The Hebrides comprise a widespread and diverse archipelago off the west coast of mainland Scotland. There are two main groups: the Outer Hebrides; these islands have a long history of occupation dating back to the Mesolithic, the culture of the residents has been affected by the successive influences of Celtic and English-speaking peoples. This diversity is reflected in the names given to the islands, which are derived from the languages that have been spoken there in historic and prehistoric times; the Hebrides are the source of much of Gaelic music. Today the economy of the islands is dependent on crofting, tourism, the oil industry, renewable energy; the Hebrides have lower biodiversity than mainland Scotland, but there is a significant presence of seals and seabirds. The earliest written references that have survived relating to the islands were made circa 77 AD by Pliny the Elder in his Natural History, where he states that there are 30 Hebudes, makes a separate reference to Dumna, which Watson concludes is unequivocally the Outer Hebrides.
Writing about 80 years in 140-150 AD, drawing on the earlier naval expeditions of Agricola, writes that there are five Ebudes and Dumna. Texts in classical Latin, by writers such as Solinus, use the forms Hebudes and Hæbudes; the name Ebudes recorded by Ptolemy may be pre-Celtic. Islay is Ptolemy's Epidion, the use of the "p" hinting at a Brythonic or Pictish tribal name, although the root is not Gaelic. Woolf has suggested that Ebudes may be "an Irish attempt to reproduce the word Epidii phonetically rather than by translating it" and that the tribe's name may come from the root epos meaning "horse". Watson notes the possible relationship between Ebudes and the ancient Irish Ulaid tribal name Ibdaig and the personal name of a king Iubdán recorded in the Silva Gadelica; the names of other individual islands reflect their complex linguistic history. The majority are Norse or Gaelic but the roots of several other Hebrides may have a pre-Celtic origin. Adomnán, the 7th century abbot of Iona, records Colonsay as Colosus and Tiree as Ethica, both of which may be pre-Celtic names.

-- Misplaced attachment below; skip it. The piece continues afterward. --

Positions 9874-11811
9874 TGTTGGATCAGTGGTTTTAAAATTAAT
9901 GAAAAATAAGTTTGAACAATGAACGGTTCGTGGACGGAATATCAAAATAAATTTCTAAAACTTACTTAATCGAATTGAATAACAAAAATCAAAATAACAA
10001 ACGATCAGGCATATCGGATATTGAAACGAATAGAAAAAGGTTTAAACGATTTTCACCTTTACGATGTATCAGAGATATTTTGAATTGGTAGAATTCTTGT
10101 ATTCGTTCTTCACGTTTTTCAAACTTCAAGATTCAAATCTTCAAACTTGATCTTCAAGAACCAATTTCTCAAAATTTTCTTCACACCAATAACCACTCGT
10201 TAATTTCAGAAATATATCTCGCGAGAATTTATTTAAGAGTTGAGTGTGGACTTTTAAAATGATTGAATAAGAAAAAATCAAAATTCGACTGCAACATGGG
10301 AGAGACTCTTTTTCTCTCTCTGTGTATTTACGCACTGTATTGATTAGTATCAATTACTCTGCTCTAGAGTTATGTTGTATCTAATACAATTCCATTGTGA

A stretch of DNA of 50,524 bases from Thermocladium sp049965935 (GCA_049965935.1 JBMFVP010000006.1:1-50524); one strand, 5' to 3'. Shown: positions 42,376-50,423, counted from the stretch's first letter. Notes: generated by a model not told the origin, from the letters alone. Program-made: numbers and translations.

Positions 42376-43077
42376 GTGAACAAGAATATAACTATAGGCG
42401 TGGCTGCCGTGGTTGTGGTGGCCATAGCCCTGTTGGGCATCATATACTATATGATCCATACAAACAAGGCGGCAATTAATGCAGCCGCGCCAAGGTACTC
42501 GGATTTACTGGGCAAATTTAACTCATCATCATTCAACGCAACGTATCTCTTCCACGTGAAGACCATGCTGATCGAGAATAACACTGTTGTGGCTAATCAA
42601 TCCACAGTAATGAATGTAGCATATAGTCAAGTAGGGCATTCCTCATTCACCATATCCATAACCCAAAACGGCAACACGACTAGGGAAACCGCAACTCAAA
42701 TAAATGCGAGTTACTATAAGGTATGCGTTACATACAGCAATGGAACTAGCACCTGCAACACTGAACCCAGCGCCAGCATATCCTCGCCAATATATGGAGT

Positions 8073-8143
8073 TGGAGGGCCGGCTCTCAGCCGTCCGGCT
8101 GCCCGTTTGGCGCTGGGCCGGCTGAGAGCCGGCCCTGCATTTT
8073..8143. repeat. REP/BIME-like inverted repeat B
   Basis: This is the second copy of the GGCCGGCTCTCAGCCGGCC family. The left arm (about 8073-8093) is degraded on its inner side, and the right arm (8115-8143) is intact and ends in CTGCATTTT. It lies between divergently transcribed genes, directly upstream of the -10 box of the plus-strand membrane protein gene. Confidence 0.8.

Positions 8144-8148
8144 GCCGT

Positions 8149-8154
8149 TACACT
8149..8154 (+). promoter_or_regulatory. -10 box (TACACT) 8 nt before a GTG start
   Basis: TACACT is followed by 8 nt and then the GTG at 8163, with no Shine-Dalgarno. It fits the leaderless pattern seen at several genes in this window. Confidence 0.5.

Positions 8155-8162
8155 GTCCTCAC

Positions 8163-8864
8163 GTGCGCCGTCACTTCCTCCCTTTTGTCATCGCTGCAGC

The etymology of Skye is complex and may include a pre-Celtic root. Lewis is Ljoðhús in Old Norse and although various suggestions have been made as to a Norse meaning the name is not of Gaelic origin and the Norse credentials are questionable; the earliest comprehensive written list of Hebridean island names was undertaken by Donald Monro in 1549, which in some cases provides the earliest written form of the island name. The derivations of all of the inhabited islands of the Hebrides and some of the larger uninhabited ones are listed below. Lewis and Harris is the largest island in Scotland and the third largest in the British Isles, after Great Britain and Ireland, it incorporates Lewis in the north and Harris in the south, both of which are referred to as individual islands, although they are joined by a land border. Remarkably, the island does not have a common name in either English or Gaelic and is referred to as "Lewis and Harris", "Lewis with Harris", "Harris with Lewis" etc. For this reason it is treated as two separate islands below.